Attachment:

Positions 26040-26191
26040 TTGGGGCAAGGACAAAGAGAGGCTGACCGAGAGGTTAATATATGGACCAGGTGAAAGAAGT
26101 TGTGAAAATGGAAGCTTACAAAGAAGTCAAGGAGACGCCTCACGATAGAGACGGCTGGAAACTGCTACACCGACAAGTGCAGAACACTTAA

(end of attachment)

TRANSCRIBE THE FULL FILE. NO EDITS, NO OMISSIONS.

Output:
Positions 26040-26191
26040 TTGGGGCAAGGACAAAGAGAGGCTGACCGAGAGGTTAATATATGGACCAGGTGAAAGAAGT
26101 TGTGAAAATGGAAGCTTACAAAGAAGTCAAGGAGACGCCTCACGATAGAGACGGCTGGAAACTGCTACACCGACAAGTGCAGAACACTTAA